Donating = Loving

It takes so much time to research, write and edit the stories and videos in this blog. If you do find any joy in going through them, please consider supporting the author with a donation of any amount - anything from buying him a cuppa to treating him to a good dinner. How about that?


Visiting My Relatives

With permission, I have extracted this picture-quote from a website called Inspiring Tips. All rights reserved worldwide.


Last Saturday, my parents were scheduled to visit a relative of ours called Kaguma (an uncle to me) who was hosting a party in his home. The party, known as "itegi" in Kikuyu, was for the families of Uncle Kaguma and of his future in-laws to get to know each other. I hadn't purposed to attend the party but when I came back home from an energizing one-hour walk, I contemplated going. So I enquired of the Lord, "Should I attend the party or not?"

Shortly after enquiring that of the Lord, I became convinced that it was proper for me to attend the party so that I could interact with people and know my relatives. I therefore made up my mind that I would visit Uncle Kaguma together with my parents.

When time for leaving home reached, it started raining heavily which made Dad doubt whether it was wise of us to go. But when it stopped raining, he phoned a certain taxi driver who came home immediately. On seeing the taxi drive into our home, I went inside the house to pick my bag in which I had packed my Bible for reading during any idle moments that might arise. I also uttered a short prayer for journey mercies and for delightful interactions with people.

We left home at around 1.00p.m. The sky was cloudy as we headed to Uncle Kaguma's home. And there was a hint of chill in the air. Thankfully, it was pleasantly warm inside the taxi. And whenever the taxi got stuck in traffic, I read in the Bible the story of how King Solomon built the temple of the Lord.

When we reached Runda Estate where Uncle Kaguma lives, we passed by a posh mansion - the kind I would love to own - and thought to myself, "Now, when will I ever build such a house?"

While in Runda Estate, we had trouble finding the street on which Uncle Kaguma's house is located. But after asking for directions for about six times, we finally reached our destination. We found guests lining up for food. I too lined up and served myself a couple of dishes.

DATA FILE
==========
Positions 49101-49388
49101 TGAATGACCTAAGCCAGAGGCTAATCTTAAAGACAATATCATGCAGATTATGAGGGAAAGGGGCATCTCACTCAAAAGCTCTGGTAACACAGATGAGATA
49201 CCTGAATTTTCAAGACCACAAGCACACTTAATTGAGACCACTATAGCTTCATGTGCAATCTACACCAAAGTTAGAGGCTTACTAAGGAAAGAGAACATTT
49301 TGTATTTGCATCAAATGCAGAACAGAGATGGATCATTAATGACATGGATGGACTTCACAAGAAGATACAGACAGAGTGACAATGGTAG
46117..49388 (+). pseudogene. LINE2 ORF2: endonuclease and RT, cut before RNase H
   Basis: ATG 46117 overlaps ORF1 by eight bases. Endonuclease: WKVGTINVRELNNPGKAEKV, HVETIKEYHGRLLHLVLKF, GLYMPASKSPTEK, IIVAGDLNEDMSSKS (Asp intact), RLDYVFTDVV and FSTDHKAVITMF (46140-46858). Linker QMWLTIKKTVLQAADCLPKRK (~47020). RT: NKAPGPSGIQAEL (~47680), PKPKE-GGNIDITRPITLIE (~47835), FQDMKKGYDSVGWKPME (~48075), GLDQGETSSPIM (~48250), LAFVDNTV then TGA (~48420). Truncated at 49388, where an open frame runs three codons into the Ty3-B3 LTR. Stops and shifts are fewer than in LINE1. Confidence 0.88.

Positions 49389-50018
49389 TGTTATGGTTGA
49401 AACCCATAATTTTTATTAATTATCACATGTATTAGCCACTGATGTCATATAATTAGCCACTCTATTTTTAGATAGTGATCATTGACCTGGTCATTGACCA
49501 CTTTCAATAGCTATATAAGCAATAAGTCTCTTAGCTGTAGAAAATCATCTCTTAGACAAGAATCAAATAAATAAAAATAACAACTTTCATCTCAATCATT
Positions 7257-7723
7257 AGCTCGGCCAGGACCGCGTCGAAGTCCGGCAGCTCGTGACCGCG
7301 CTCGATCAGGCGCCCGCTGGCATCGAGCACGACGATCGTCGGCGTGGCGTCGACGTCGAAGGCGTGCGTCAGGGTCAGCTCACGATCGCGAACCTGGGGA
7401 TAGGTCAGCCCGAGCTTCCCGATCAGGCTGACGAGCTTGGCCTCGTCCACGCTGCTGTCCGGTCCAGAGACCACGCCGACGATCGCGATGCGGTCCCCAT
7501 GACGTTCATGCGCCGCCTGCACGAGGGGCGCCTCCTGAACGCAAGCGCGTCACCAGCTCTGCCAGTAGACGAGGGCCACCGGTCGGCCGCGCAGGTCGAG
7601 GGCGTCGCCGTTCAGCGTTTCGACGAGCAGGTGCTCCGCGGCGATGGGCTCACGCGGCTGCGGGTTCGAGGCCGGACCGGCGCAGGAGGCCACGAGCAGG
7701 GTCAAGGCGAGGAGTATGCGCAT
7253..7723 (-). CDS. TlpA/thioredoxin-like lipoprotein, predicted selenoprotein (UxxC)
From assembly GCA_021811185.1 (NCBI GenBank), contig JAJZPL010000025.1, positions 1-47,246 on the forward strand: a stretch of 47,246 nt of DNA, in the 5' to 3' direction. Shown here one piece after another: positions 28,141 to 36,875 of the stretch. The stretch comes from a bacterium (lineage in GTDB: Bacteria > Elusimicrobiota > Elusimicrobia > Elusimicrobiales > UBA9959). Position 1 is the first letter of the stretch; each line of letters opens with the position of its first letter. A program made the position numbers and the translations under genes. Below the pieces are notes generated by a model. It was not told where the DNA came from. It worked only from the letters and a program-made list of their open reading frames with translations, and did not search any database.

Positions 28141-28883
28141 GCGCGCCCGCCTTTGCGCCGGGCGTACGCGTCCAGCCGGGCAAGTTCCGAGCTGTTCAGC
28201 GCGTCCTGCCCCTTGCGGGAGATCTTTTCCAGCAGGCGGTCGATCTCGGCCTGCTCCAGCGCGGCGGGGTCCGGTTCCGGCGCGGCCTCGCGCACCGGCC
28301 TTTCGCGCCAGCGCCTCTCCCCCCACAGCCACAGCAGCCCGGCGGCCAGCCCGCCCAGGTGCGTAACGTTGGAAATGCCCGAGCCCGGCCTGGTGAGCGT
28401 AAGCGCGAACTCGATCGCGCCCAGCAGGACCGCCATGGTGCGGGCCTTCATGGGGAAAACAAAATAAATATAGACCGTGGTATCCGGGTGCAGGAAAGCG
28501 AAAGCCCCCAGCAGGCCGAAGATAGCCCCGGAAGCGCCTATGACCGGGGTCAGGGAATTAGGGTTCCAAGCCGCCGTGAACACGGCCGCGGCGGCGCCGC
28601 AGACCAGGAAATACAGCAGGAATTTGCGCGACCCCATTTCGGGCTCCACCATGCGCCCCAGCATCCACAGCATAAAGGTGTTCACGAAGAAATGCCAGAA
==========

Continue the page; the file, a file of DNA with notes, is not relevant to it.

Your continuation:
As I feasted on the dishes, I struck up conversations with a number of people including Uncle Kaguma. I also listened to the songs that were playing in the background. And I particularly remember one Kikuyu song that said there is a God in heaven who never embarasses those who put their trust in Him.

Because we had to visit my brother Paddy who lives nearby, we didn't stay at Uncle Kaguma's home for long. So I didn't get to know and meet Uncle Kaguma's family and his future in-laws. We left his home at around 5.35p.m. And as we were heading to Paddy's home, I saw a rainbow majestically curving across the sky. I marvelled at the sight of the rainbow and motioned Mum to have a look at it too.

At Paddy's home, I was impressed with the way my nephew Nathan has grown into a playful, energetic ball of shiny muscle. He kept running around the house while shouting like the siren of an ambulance. And he was talking a level of English I wouldn't have expected from a two-year old. Like when my mother asked him where butter-nut was, he replied, "I don't know!"

As we were in Paddy's house, Nathan started kicking a ball to his dad (Paddy, that is). Everytime he kicked the ball to Paddy, he would turn to me and triumphantly say, "I did it!" And once when he kicked the ball and it bounced into the kitchen, he yelled to Paddy, " Go for it!"

If my nephew Nathan stays on that trajectory of speaking intelligent English, I foresee him becoming a great author and speaker. I really was impressed with his talking.

We also didn't stay at Paddy's home for long because it was getting dark. So after Mum finished the meal that had been prepared for her in the house, we began our journey back home and arrived safely at around 9.15p.m. When I got back home, I thank God for the journey mercies and for the delightful conversations I had had with my relatives. He had answered my prayer.

All told, last Saturday turned out to be a well-spent day for me. And I will strive to create more such days in the future.. So help me God.

****************************
RECOMMENDATION: If you've enjoyed this story of mine on visiting my relatives, you might also enjoy another one I wrote sometimes back on "A Trip to My Ancestral Land". Just click on that link in blue to dive straight into the story.

---------------------------------------------------------------------

Sharing is Caring

Like this story? Then share it on:

Donating = Loving

It takes so much time to research, write and edit the stories and videos in this blog. If you do find any joy in going through them, please consider supporting the author with a donation of any amount - anything from buying him a cuppa to treating him to a good dinner. Thanks to everyone who is contributing; you rock!